Teachers by Calling: What Can We Learn from Them? -

Teachers by Calling: What Can We Learn from Them?

Do what you love, and you’ll never have to work a day in your life. This modern-day adage is thrown around by motivational speakers left and right. But is working what you love merely a contemporary mantra? Did working by calling not exist before?

We asked two teachers from Vilnius Business College, Irena Seniut and Skaistė Didžiulienė, what it really means to work in what you’re passionate about. Both have spent decades teaching, cherishing their students and their work experiences. They shared how they discovered their profession, what they learn from their students, and whether they still love their job.

I. Seniut: “The Desire to Teach Overcame All Obstacles”

Irena Seniut recalls that even in childhood, she knew she wanted to become a teacher. The question was what to teach. “In school, I had a professional, respected English teacher. She noticed my natural pronunciation of English, so that determined what I would teach,” recalls I. Seniut.

However, in the Soviet era, English was not a promising field, and being a teacher was not prestigious. The future student faced objections, but firmly decided and supported by her parents, she successfully entered the then Vilnius Pedagogical University, graduated, and immediately got a job there. She continues to teach and learn English to this day.

Being a teacher requires a calling to work with people.

“I don’t have the same days at work. Each group I teach is different. I have to learn to communicate with young or older people. I think in this job, you need a calling to work with people because you have to be able to accept them and be flexible,” says the head of the Foreign Languages Department at Vilnius Business College.

Asked about the challenges of teaching English to the modern generation, I. Seniut says it’s not easy to show that language learning is a beginning but not an end. “Now English is everywhere. Students travel, read, watch movies, so they think they know everything. But the truth is different. You need to learn the language for life. Due to the excess of information and stimuli, it’s also harder to engage and motivate them.”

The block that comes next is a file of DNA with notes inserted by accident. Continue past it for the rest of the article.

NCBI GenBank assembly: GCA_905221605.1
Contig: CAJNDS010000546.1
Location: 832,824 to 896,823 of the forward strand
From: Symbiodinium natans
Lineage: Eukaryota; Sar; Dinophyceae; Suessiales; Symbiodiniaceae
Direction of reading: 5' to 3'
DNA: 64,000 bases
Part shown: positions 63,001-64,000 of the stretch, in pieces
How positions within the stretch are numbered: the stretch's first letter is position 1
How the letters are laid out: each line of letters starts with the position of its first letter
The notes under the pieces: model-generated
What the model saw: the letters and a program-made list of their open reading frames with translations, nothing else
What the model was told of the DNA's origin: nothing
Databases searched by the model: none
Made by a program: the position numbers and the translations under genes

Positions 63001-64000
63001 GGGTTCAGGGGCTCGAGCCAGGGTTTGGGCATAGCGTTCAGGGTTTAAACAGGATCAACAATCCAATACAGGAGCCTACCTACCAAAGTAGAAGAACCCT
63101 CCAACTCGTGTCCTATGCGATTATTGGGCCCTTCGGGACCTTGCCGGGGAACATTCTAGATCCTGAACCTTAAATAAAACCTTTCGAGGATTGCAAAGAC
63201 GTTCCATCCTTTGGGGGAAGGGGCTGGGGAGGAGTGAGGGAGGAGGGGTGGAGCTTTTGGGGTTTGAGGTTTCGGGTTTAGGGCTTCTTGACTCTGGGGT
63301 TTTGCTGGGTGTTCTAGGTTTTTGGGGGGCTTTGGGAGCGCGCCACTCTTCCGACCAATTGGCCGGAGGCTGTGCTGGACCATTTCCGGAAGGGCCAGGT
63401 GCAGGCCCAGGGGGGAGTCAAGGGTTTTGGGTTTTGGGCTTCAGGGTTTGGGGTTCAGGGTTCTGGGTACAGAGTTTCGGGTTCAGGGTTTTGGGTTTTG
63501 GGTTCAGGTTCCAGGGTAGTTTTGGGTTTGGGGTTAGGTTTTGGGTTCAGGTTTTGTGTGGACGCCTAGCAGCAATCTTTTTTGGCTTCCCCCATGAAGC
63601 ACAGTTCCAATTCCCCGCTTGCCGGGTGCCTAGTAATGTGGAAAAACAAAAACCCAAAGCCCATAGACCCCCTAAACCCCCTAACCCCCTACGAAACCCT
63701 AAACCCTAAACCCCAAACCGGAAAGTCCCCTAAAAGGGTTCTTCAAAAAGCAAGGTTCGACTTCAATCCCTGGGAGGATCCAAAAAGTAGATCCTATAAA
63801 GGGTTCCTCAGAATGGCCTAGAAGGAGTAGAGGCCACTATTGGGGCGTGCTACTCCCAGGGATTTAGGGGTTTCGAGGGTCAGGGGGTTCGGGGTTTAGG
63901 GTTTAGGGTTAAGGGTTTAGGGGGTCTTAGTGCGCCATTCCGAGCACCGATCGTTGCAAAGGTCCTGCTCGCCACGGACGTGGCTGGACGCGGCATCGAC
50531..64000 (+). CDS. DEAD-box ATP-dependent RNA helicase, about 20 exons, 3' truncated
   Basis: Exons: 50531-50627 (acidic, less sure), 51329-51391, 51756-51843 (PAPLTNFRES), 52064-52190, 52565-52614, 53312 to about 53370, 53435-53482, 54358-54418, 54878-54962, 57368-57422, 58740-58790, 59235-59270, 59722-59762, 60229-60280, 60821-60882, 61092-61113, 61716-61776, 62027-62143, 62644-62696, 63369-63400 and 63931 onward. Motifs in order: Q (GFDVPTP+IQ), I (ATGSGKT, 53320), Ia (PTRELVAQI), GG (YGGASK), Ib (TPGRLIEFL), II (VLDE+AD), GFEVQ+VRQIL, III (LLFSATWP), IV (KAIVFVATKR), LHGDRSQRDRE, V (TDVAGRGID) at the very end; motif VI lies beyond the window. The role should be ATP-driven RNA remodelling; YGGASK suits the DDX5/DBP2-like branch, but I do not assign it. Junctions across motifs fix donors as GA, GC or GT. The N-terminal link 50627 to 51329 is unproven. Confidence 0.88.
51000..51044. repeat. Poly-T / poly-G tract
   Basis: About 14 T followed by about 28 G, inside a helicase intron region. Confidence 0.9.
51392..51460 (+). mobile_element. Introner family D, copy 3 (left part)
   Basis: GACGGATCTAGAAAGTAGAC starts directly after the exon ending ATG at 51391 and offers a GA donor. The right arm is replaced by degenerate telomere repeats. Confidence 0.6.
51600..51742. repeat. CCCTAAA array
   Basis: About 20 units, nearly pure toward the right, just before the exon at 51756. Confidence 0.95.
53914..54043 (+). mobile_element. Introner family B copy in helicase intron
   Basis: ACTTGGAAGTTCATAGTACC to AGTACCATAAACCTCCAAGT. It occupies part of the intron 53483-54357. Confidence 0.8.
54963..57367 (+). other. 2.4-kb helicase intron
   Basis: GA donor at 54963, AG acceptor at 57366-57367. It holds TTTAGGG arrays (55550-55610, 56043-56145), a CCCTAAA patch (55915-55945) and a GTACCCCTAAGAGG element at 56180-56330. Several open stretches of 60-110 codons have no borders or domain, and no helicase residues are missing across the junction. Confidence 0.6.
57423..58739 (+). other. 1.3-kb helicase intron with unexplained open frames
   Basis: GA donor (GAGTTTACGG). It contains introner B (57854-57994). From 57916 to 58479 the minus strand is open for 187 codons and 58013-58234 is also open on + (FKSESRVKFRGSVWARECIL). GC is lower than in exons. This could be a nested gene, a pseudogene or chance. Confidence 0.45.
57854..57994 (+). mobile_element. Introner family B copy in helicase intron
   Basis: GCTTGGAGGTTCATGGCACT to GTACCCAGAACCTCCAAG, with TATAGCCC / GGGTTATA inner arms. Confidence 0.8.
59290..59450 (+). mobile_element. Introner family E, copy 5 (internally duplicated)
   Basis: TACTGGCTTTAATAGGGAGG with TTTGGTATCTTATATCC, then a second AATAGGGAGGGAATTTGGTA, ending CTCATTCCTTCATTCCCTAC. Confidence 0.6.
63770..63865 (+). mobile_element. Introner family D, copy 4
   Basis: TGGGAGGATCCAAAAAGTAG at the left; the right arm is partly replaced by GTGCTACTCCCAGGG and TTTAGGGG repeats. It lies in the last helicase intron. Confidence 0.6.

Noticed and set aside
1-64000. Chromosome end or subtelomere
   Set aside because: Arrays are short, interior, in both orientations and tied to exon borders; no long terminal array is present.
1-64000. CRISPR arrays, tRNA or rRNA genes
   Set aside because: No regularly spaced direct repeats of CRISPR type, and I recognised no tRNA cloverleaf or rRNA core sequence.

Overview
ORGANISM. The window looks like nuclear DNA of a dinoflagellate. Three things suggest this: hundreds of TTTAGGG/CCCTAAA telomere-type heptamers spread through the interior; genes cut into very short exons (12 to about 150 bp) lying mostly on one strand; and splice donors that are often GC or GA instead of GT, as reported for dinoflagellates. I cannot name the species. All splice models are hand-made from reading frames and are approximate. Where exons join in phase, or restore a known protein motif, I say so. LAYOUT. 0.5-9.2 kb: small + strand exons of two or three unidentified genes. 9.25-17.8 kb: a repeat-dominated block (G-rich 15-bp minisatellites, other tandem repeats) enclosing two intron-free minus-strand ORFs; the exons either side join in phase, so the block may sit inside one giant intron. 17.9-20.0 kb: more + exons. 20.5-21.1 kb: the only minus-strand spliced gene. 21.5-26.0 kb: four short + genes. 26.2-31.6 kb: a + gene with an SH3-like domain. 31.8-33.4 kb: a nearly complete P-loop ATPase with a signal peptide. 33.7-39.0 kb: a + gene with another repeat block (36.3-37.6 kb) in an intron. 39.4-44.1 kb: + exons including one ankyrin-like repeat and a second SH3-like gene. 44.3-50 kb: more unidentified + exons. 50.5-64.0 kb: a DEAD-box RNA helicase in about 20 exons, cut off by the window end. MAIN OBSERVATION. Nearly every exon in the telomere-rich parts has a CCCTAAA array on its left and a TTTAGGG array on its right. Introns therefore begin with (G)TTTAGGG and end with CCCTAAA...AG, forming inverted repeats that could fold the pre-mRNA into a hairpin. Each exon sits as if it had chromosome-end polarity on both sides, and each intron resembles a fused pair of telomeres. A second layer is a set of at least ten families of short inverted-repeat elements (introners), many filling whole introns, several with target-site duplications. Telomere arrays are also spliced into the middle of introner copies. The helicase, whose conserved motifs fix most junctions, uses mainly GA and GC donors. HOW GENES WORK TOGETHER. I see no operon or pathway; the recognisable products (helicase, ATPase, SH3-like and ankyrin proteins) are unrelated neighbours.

Learning is easy when you love your job.

According to Irena Seniut, continuous learning, which is an integral part of her job, does not bother her, although it takes up a lot of time. The teacher is convinced that learning is easy when you love your job: “I learn from colleagues who are interesting people. All my friends are teachers. It’s my way of life, the only thing I know how to do, so I hope I’m doing it well.”

Every teacher will say they learn a lot from their students. Not only teaching differently, adapting to the individuality of the younger generation, but also drawing on the values they live by. I. Seniut noticed that the modern generation wants to live a holistic life: to do a job they love, to have leisure time, not just to pursue a career. “I learn from my students youthful maximalism, the desire to change something, good mood, the ability to relax, because my generation is used to striving for perfection and sacrificing a lot for work,” says the teacher at Vilnius Business College.

S. Didžiulienė: “This Job is My Calling”

Photo – personal Archive of S. Didžiulienė

“I enjoy what I do and wouldn’t want to do anything else. Being a teacher is absolutely my calling,” says Skaistė Didžiulienė, who also teaches English at our college.

The beginning of this teacher’s career wasn’t about fulfilling childhood dreams. “I dreamed of becoming everything in childhood: an actress, a restaurateur. But everything happened simply: after graduating from university, my diploma supervisor called me and offered me a job. It was the current Vilnius Business College. I started working here about 30 years ago,” recalls S. Didžiulienė.

Asked what she enjoys most about her job, the teacher says everything: continuous learning, communication with people from whom she learns a lot. “I sit on the other side of the desk because I know more about English. I learn no less from my students than they learn from me. I am very interested to hear them talk on various topics. Sometimes they open up a lot, for which I am sincerely grateful,” observes S. Didžiulienė.

Quitting teaching gave a meaningful gift

The teacher is candid – there was a critical moment in her career when she got tired of this job and wanted to do something else. However, she doesn’t call this stage a mistake or a break. On the contrary, it gave her an extremely valuable gift. Skaistė Didžiulienė clearly remembers: “After quitting teaching, I felt perfect because I realized that I am free and can make decisions myself. I’m not afraid! I have every right not to know, but I know where to look.”

It took five years for S. Didžiulienė to return to the classroom. As she recalls, she didn’t even notice how it happened.

A woman who has been teaching for 32 years says that her work experience has made her grow. If during the first lectures she experienced a lot of stress and fear of not knowing something, now everything is completely different. S. Didžiulienė confidently states: “I’m not God. I have every right not to know, but I know where to look.”


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Vilnius Business College Company code 191807983